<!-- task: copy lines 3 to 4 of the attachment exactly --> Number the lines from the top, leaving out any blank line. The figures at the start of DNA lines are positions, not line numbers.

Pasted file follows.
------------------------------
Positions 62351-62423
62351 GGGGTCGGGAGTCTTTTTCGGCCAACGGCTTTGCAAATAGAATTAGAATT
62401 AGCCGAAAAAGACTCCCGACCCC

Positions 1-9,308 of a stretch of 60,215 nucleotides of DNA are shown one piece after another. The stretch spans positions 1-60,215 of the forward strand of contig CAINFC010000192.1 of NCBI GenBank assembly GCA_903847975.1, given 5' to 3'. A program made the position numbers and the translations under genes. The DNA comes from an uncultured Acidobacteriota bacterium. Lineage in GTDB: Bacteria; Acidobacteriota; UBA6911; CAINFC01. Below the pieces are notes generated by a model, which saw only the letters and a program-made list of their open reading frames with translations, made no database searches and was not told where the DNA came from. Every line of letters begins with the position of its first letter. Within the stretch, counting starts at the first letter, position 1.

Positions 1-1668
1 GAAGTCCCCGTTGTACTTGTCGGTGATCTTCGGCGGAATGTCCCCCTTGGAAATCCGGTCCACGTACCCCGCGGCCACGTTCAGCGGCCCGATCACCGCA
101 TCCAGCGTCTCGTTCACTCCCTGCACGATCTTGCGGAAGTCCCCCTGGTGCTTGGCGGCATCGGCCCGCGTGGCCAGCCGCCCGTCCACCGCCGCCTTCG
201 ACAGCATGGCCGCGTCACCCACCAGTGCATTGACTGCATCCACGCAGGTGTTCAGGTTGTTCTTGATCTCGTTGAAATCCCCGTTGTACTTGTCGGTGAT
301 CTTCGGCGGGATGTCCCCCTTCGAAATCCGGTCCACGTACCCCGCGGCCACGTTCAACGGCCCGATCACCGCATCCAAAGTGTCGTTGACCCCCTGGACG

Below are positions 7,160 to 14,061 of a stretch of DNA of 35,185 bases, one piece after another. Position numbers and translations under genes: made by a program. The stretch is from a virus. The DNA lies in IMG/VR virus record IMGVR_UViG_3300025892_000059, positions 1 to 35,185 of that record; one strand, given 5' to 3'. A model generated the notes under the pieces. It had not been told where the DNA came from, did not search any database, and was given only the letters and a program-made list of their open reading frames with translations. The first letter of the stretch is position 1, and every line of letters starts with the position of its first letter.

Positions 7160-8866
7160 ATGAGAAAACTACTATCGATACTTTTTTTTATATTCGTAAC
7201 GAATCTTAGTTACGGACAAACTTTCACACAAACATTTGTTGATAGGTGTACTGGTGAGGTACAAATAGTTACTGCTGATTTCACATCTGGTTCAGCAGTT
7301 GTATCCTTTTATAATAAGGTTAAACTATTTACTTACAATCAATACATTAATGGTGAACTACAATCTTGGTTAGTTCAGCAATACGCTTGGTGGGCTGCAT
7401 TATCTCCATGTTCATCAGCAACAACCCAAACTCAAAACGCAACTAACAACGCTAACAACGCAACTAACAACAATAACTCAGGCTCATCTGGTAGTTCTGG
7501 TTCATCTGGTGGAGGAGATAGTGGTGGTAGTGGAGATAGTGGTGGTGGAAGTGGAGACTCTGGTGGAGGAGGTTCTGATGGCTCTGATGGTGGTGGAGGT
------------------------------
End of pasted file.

62401 AGCCGAAAAAGACTCCCGACCCC

Positions 1-9,308 of a stretch of 60,215 nucleotides of DNA are shown one piece after another. The stretch spans positions 1-60,215 of the forward strand of contig CAINFC010000192.1 of NCBI GenBank assembly GCA_903847975.1, given 5' to 3'. A program made the position numbers and the translations under genes. The DNA comes from an uncultured Acidobacteriota bacterium. Lineage in GTDB: Bacteria; Acidobacteriota; UBA6911; CAINFC01. Below the pieces are notes generated by a model, which saw only the letters and a program-made list of their open reading frames with translations, made no database searches and was not told where the DNA came from. Every line of letters begins with the position of its first letter. Within the stretch, counting starts at the first letter, position 1.